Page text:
At dawn, the Battalion advanced and crossed the Yser Canal at 6.20am using improvised bridges made of petrol tins, which were very unstable; a false step would have pitched them into the filthy morass. The German barrage on the canal was heavy at times but consistent – enabling commanders to predict when to take cover. As they advanced closer to their objective, the shell fire became heavier and machine guns started to inflict casualties. The attack was going to plan and by 9.30am the 2nd Coldstreams had joined up with the 2nd Grenadiers and began to consolidate their position. Unfortunately at this point a German airman flew very low (100ft) over the Battalion in a captured English plane with a black cross painted very indistinctly. The consolidated position was therefore given away and a very accurate artillery fire soon followed causing many casualties. Ernest was acting as a stretcher bearer when he was wounded. He was taken to the Casualty Clearing Station at Dozingham but sadly died of his wounds two days later on the 2nd August 1917. He is buried at Dozinghem Military Cemetery in Belgium.
His Captain wrote to his mother, who by this time had moved to Haltwhistle in Northumberland.
“You have probably heard that your son, Private E Lake, was wounded in our great advance on 31st July, and I am sorry to say that I now have even worse news for you. After being in hospital for two days he passed away on 2nd August. Your son was a terrible loss to us as he has always behaved in a most gallant manner and volunteered for the most dangerous duty by acting as a stretcher bearer. It was while carrying out these duties during the attack that he was wounded”
Ernest had served with The Coldstream Guards in Flanders for around one and a half years and his medal card3 shows that he was posthumously awarded the Victory Medal and the British War Medal.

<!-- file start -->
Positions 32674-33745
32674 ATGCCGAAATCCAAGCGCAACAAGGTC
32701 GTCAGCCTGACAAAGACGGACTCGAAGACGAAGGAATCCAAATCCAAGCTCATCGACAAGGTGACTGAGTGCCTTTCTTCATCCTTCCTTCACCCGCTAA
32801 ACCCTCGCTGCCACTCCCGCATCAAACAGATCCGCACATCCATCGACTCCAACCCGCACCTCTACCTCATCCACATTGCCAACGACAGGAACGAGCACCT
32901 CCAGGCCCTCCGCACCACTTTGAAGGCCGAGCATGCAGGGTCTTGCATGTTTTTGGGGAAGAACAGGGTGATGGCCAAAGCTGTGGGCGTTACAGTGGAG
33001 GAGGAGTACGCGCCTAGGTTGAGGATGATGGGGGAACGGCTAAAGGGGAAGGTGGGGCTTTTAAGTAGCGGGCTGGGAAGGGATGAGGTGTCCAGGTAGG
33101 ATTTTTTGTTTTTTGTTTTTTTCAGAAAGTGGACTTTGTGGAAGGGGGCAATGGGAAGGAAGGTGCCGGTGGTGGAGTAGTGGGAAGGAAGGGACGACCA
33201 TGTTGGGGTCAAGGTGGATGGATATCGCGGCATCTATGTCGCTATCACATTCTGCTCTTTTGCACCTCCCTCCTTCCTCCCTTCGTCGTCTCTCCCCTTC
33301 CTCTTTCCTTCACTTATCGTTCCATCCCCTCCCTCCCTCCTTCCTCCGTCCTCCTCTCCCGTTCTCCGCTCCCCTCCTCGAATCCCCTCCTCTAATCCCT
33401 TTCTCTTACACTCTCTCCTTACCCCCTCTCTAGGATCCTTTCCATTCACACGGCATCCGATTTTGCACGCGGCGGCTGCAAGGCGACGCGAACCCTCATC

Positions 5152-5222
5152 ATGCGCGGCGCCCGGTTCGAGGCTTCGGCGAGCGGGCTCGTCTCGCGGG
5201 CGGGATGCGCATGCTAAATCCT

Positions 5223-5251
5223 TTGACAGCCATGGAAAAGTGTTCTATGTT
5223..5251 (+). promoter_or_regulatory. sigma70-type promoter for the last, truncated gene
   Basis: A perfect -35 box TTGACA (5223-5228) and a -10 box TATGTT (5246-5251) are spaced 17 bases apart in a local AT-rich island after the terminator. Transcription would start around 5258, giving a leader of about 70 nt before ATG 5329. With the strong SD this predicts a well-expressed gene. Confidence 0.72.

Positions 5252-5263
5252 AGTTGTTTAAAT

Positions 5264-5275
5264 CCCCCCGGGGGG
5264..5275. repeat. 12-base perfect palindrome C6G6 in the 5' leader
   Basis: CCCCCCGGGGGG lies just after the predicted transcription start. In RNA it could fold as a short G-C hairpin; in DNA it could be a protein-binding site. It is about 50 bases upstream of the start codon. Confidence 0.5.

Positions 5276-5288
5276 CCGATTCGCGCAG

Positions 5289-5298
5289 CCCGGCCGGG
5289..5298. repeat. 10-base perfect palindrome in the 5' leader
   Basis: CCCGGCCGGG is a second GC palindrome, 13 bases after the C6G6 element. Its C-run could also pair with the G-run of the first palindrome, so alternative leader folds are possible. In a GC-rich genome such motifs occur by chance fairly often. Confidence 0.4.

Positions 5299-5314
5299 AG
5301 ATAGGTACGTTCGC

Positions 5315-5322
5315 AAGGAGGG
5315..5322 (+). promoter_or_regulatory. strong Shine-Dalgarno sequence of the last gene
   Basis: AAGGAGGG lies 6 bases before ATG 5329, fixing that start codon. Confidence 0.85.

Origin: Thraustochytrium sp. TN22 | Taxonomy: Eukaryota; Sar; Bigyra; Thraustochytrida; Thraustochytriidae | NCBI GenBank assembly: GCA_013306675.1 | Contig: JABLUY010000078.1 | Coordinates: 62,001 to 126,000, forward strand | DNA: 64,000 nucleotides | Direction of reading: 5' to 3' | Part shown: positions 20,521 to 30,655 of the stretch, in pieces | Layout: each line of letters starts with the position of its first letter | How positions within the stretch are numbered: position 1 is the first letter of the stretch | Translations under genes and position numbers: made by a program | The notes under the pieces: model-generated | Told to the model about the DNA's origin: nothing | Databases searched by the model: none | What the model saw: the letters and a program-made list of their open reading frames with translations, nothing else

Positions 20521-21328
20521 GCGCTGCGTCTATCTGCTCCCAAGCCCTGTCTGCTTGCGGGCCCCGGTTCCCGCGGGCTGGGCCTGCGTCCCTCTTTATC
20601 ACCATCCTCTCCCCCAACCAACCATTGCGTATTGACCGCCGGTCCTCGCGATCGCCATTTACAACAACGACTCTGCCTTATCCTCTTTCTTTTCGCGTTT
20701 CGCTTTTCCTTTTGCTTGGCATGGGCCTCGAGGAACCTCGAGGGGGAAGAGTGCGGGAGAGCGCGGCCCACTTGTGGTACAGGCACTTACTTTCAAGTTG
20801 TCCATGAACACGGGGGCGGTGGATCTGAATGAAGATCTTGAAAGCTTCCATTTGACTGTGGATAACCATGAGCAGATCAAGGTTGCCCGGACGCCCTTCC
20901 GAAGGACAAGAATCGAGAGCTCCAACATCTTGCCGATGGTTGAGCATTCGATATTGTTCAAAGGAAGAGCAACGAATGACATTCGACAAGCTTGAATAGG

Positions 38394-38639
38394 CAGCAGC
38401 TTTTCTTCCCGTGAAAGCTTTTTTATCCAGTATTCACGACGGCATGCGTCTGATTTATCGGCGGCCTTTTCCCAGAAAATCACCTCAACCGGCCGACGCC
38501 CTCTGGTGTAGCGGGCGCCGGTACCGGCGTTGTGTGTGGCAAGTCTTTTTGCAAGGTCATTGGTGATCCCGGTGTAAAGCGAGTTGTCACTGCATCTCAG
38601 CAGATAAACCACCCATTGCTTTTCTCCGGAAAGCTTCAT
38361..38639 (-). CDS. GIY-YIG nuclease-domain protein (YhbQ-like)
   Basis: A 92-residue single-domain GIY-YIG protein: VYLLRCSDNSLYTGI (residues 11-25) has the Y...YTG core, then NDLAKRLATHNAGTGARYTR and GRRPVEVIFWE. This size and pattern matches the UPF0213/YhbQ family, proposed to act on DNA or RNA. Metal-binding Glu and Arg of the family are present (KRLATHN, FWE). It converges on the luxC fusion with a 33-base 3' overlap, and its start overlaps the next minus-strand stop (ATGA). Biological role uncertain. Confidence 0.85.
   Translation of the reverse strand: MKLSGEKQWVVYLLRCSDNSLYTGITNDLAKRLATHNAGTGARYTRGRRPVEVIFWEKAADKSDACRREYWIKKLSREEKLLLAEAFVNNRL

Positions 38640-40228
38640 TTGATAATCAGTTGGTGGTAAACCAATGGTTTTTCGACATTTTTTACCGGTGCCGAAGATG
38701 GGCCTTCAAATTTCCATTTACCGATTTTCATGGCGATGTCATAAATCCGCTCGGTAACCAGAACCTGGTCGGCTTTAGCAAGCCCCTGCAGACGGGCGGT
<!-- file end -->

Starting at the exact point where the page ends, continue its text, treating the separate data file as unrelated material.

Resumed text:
The Imperial War Museum have a 6 minute film they say was taken of crossing the Yser Canal on the 31st July 1917. One scene shows two stretcher bearers carrying a wounded man across a wobbling footbridge. Click Here to watch the film (NB: Doesn't work on iPAD). We have also found extracts from his Battalion's War Diary that cover the action in which he was wounded - these and other items can be viewed from the list of Research Documents below.
He is remembered and commemorated on:
The Patterdale War Memorial
Glenridding Public Hall – Roll of Honour
(alongside his cousins Herbert and William Lake who also lived in Glenridding before the war at High Rake)
Dozingham Military Cemetery2
The Commonwealth War Graves Commission Memorial Certificate
What became of his family?
We are still looking!
1. There were two official views for this absence of enemy artillery fire:
Most favoured by gunners, that Allied counter battery fire was so good that not a German could get near his guns to fire them.
That the German gunners were busy getting their guns away and over the Steenbeck river to avoid them being captured.
2. Dozingham Military Cemetery, Nr Poperinge, Belgium
In July 1917, in readiness for the forthcoming offensive, groups of casualty clearing stations were placed at three positions called by the troops Mendinghem, Dozinghem and Bandaghem. The 4th, 47th and 61st Casualty Clearing Stations were posted at Dozinghem and the military cemetery there was used by them until early in 1918. There are now 3,174 Commonwealth burials of the First World War in the cemetery and 65 German war graves from this period. The cemetery was designed by Sir Reginald Blomfield. More Details
3. Medal Card for Private Ernest Lake, Coldstream Guards
The Victory Medal
To qualify for the Victory medal one had to be mobilised in any service and have entered a theatre of war between 5 August 1914 and 11 November 1918).
The British War Medal
To qualify for the British War Medal a member of the fighting forces had to leave his native shore in any part of the British Empire while on service. It did not matter whether he/she entered a theatre of war or not.
Page Editor: Norman Jackson
Page Last Reviewed: 23 Feb 2021